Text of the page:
Carbon composite

Carbon composites are uniquely strong, yet lightweight materials. They exhibit a high strength-to-weight ratio and this has led to the commercial development and use within; aerospace, automotive and energy.


Carbon Composites – Carbon Fiber Reinforced Plastic (CFRP) properties

CFRP consists of a matrix and a reinforcement. The matrix is an epoxy resin, binding the reinforcements, giving CFRP its strength and rigidity. The directional strength properties depend on the proportion of the carbon fibers relative to the polymer and the lay.

The fracture toughness is governed by; debonding of the carbon fiber to polymer matrix, fiber pull-out, and delamination. The brittle fracture mechanics are a considerable issue. PEEK exhibits greater toughness with similar elastic modulus and tensile strength, although this manufacturing process is very expensive.

CFRP is also limited by its unpredictable fatigue limits, making it difficult to utilise within a design window. In critical cyclic-loading applications, safety margins are over stated to extend service life.


Carbon Fiber Manufacture

In manufacturing, the carbon fiber precursor is polyacrylonitrile, rayon, or petroleum pitch. The precursor is first spun into filament yarns. The polymer filament yarns are then heated, producing a unidirectional sheet. These sheets are layered onto each other. The matrix has a significant effect on the properties of the final product material.

CFRP parts are generally created with a single layer of carbon fabric, backed with fiberglass. A chopper gun is used to create these composite parts. Once a thin shell is created out of carbon fiber, the gun cuts rolls of fiberglass into short lengths and sprays resin at the same time, so that the fiberglass and resin are mixed simultaneously. Manufacturing methods include moulding, vacuum bagging and filament winding.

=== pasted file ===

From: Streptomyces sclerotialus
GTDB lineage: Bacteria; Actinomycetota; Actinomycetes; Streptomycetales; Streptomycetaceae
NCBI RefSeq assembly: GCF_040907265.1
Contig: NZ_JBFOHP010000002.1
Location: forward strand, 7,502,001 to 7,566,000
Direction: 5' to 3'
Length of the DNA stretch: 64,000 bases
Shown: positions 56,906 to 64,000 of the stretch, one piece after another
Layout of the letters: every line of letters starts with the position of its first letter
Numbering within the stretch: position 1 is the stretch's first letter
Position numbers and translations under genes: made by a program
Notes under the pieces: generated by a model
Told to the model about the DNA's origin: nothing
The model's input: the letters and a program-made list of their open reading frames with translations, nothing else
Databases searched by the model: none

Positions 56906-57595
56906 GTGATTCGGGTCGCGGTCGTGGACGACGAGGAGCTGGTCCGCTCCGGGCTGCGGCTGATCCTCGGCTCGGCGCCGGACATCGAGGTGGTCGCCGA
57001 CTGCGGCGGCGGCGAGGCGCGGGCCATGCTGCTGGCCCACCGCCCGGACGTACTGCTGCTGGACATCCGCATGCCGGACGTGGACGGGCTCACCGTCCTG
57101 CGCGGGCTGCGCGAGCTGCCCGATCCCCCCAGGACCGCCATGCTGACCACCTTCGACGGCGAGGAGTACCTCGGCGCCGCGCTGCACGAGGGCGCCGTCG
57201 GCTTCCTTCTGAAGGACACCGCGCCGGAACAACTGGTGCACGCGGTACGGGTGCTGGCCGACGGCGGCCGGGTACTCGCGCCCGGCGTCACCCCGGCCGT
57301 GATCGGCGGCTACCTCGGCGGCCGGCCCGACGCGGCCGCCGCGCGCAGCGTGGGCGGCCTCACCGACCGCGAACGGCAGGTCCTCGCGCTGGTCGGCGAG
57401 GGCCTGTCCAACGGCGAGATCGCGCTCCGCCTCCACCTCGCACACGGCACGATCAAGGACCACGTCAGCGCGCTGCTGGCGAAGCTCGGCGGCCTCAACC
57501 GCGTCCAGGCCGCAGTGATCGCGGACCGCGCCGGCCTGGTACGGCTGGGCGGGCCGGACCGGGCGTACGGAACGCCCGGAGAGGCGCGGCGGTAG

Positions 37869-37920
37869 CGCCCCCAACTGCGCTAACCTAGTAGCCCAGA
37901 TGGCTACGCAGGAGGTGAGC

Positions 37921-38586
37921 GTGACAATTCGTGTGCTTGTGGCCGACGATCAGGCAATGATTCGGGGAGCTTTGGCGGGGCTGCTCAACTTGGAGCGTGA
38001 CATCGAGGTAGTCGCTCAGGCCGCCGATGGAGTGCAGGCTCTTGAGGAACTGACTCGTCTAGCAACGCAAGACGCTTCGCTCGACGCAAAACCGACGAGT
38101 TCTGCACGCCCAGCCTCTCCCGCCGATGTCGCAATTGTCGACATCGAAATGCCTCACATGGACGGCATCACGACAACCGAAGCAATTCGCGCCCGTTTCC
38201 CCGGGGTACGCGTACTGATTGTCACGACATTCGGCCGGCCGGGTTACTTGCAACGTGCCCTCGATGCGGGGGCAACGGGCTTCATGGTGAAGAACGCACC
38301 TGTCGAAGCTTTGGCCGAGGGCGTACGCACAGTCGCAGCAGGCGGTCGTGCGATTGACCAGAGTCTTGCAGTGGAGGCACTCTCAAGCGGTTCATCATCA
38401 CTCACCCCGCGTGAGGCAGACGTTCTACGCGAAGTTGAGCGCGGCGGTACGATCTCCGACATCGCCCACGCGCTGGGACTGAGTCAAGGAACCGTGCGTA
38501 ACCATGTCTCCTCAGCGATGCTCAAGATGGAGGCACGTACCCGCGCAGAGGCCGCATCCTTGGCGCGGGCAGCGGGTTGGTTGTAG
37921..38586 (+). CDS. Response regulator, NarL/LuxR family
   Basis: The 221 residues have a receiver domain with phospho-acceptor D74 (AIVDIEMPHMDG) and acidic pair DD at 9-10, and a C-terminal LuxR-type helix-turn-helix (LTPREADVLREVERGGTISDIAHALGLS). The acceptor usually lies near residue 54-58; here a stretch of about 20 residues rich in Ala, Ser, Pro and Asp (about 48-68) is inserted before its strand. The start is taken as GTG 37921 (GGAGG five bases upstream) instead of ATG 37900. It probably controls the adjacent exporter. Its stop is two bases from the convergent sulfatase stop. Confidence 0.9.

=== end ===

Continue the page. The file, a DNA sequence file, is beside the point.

Carbon fiber monocoque manufacture

McLaren commissioned Hercules Aerospace to create the tub with a mould. In contrast, Lotus opted to build in-house. The McLaren layed up the plies of carbon fiber around a male mould before applying an alloy honeycomb and a second carbon skin using unidirectional (UD) carbon fibre prepreg tipe. Lotus opted for using folded sheets of composite material using sheet aluminium and aluminium honeycomb.

Two moulds were bonded together to create the chassis. The hard points for the suspension mountings needed to be accurate and as they were to be attached to the inner skin and bulkhead, the male mould was used to lay up the inner skin, so removing any variance in sandwich thickness form the final suspension geometry.

Carbon Fibre in Motor racing

F1 teams, like McLaren constructed and tested these lightweight materials in the 70’s and 80’s. The MP4/1 racing car was made from carbon resulting in an extremely lightweight car weighing 585 kg. Today, all F1 cars are made extensively from the material.

McLaren also led the way with their road cars. In 1994 McLaren unveiled the McLaren F1. It was the fastest motor car until 2005 with a top speed recorded at 241mph. All hypercars are now made from carbon fiber and it is slowly dripping down into the sports car and family segments, in many cases as optional extras such as wings and lightweight bonnets. BMW have been using carbon within their coupe roofs for more than a decade.


Applications – commercial and domestic

The aerospace industry exploits the materials from the Airbus A350 wing spars and fuselage components (CFRP), and the Boeing 787 Dreamliner, which uses approximately 50%.

CFRPs are extensively used in motor racing. Low weight is essential for high-performance cars. Manufacturers have also developed methods to give carbon fiber pieces strength in a certain direction. Omnidirectional weaves apply strength in all directions. This type of carbon fiber assembly is most widely used in a monocoque chassis.


Carbon Fiber vs Aluminium debate – bicycle application

Carbon can be engineered to be stiff in certain directions and compliant in others. Carbon bikes can be comfy over rough terrains whilst retaining stiffness. Carbon dampens vibration better than aluminum.
The gap has closed in recent years down to progress with aluminium (the manufacturing process). Hydroforming aluminum allows variation of the shape of tubing to achieve laterally stiff and vertically compliant ride characteristics. The process effectively allows thinner forming in areas that are appropriate and thicker forming, when specified. Modern aluminium frames are almost as complaint on roads.
Weight is a key property in racing bikes. Expensive grade, high-modulus carbon produces unrivalled bikes, in respect ti their strength. Racing manufacturers now produce carbon road bikes that are <8kg. Carbon is susceptible to damage, but it can be easily repaired, unlike with an aluminum frame. Cost wise, aluminum is much cheaper. 


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